City Desk

Burning Fat: Yet Another Inconvenient Truth

Following a full day of surgery—Earth Day, natch—a couple of D.C. cosmetic surgeons started crunching the numbers. Just how much carbon is used in the disposal of sucked-out fat?

Considering that an average of 7 pounds of fat is sucked out per surgery and that national surveys estimate Americans undergo 450,000 liposuctions and tummy tucks annually, that’s about 3 million pounds of yellow, goopy fat to get rid of. Each pound of fat is about 78 percent carbon, but because no one has yet figured out how to make biodiesel out of it in a way that people will, uh, stomach, the fat gets incinerated, pushing about 1,000 tons of carbon into the atmosphere every year. Drs. Navin Singh and Marwan Khalifeh, senior partners at Ivy Plastic Surgery Associates in Chevy Chase, D.C., figured out that creates the pollution equivalent of driving 2 million miles.

So they’re trying to do something about it. Their office is paperless; they’re energy conscious and all of that. But there’s only so much they can do with fat, so to offset handing about 160 pounds of fat per month over to a medical waste disposal service, Singh and Khalifeh are purchasing carbon credits.

Singh calls it a “baby step” for his industry. “The first incentive is to conserve, reuse, recycle. We do as many of those things as possible, but when we can’t, you have to go for a lazier way and purchase credits.”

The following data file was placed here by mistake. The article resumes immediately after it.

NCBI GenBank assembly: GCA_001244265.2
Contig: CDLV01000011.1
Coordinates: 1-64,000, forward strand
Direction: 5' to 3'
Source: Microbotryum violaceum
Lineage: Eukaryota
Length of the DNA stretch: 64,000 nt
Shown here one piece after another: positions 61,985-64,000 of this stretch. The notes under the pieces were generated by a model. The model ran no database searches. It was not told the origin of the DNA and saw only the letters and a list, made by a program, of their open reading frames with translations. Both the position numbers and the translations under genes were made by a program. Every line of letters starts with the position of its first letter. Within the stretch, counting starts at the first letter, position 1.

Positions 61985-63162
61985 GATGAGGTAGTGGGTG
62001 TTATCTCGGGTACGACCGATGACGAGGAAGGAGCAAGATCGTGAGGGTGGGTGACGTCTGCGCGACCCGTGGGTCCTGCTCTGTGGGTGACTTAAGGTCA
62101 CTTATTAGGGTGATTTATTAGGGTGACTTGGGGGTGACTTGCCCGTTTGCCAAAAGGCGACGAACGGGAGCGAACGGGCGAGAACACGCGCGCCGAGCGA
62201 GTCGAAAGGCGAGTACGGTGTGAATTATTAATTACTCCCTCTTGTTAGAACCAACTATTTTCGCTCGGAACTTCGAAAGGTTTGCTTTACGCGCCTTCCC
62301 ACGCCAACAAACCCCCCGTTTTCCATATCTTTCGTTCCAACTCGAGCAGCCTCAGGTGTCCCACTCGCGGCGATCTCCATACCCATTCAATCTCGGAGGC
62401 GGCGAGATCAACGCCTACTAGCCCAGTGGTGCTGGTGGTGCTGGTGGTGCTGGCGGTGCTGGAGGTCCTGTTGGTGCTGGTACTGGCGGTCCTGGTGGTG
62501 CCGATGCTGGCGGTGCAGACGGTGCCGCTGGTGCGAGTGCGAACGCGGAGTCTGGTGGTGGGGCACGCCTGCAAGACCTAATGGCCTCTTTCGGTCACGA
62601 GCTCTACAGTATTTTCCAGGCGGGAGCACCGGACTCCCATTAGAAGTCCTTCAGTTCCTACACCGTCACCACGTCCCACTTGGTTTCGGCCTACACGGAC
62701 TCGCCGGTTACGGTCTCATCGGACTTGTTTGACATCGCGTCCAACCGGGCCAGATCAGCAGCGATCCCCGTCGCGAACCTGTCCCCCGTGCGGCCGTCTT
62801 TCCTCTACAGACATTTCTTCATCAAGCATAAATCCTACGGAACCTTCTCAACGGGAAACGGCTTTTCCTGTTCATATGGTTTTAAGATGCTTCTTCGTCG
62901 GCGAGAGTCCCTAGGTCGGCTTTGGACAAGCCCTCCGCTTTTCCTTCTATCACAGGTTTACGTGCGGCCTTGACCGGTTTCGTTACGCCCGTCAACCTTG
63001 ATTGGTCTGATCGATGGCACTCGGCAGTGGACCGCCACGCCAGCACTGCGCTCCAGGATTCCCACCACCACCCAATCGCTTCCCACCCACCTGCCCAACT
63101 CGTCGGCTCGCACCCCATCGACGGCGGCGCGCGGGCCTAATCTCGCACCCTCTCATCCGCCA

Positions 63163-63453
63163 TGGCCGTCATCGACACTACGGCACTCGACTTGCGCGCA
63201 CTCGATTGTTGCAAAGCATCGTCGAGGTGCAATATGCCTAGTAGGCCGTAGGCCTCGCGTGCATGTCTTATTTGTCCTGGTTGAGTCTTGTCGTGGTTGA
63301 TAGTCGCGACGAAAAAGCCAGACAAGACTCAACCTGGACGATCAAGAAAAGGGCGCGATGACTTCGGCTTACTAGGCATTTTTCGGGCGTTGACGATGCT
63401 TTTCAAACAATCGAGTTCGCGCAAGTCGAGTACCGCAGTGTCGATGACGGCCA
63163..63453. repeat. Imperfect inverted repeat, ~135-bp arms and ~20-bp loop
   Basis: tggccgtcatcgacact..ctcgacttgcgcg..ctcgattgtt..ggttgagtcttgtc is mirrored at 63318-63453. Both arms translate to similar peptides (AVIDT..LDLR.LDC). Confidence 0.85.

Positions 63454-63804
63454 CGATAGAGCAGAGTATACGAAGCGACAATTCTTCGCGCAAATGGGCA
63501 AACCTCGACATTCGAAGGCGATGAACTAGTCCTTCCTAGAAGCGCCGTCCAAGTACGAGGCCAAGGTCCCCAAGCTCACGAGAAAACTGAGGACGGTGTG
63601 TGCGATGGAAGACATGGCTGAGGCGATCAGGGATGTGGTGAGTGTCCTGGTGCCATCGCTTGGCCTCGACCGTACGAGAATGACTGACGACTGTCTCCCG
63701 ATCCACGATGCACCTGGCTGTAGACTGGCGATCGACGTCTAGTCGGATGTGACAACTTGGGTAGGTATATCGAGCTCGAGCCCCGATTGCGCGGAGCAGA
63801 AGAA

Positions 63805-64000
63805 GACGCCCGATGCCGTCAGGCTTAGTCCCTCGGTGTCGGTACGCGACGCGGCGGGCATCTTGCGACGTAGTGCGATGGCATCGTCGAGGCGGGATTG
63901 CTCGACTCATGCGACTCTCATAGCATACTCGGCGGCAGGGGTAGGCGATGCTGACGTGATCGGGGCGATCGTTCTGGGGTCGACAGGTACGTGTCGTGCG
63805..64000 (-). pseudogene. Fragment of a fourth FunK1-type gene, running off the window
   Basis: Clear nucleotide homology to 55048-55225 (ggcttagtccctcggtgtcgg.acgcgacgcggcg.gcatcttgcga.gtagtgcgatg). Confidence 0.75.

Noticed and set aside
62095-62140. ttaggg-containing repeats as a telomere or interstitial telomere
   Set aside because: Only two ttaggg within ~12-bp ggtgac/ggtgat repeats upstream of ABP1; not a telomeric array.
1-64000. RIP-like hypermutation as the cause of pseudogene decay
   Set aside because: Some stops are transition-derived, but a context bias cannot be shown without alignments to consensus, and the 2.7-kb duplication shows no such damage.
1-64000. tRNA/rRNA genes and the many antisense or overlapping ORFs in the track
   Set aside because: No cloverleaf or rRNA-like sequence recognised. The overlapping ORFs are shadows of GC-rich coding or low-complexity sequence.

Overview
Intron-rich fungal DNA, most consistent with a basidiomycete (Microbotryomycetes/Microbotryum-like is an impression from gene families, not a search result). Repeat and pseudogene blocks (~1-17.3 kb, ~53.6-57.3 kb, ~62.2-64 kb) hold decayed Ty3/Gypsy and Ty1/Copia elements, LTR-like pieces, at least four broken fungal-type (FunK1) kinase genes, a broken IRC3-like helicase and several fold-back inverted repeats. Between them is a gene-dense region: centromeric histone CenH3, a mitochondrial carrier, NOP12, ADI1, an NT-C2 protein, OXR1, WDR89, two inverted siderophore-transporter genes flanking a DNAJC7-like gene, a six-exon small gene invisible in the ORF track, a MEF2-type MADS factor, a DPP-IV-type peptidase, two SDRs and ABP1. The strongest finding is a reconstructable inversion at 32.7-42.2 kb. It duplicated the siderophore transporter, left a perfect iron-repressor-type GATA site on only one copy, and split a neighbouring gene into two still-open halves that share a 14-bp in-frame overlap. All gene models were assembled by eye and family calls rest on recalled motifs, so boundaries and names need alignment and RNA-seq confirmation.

The surgeons got online at carbonfund.org and signed up to spend about $100 to $200 a month on carbon credits, which will (they hope) go to companies and nonprofits involved in pollution reduction, protecting existing forests, planting trees, etc. “You do wonder if this is legitimate or if someone is taking our money and not doing anything, so we spread it around with different companies while we figure this out,” says Singh.

Something else they figured out: If people actually jogged off the weight, that would be cheaper and better for their health, but not actually better for the environment. “They would just liberate that carbon into the air by burning it off,” says Singh.

(photo by keizie)

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  • http://mr-t-in-dc.livejournal.com/ Mr. T in DC

    Can't you throw fat into a composting pile? How about turn it into Soylent Green?

  • Eaton

    What about if the fat bastards just ate fewer hamburgers?

  • Darrow

    It's not the burgers it's the buns.

  • http://dcdl.org KCinDC

    Unless these people are actually eating petroleum or redwoods or something, I think the carbon being released either way hasn't been out of the atmosphere that long.

  • http://hubpages.com/hub/Lipodissolve michael ghuiness

    Some more tips would be great. Any more information and experiences are appreciated.

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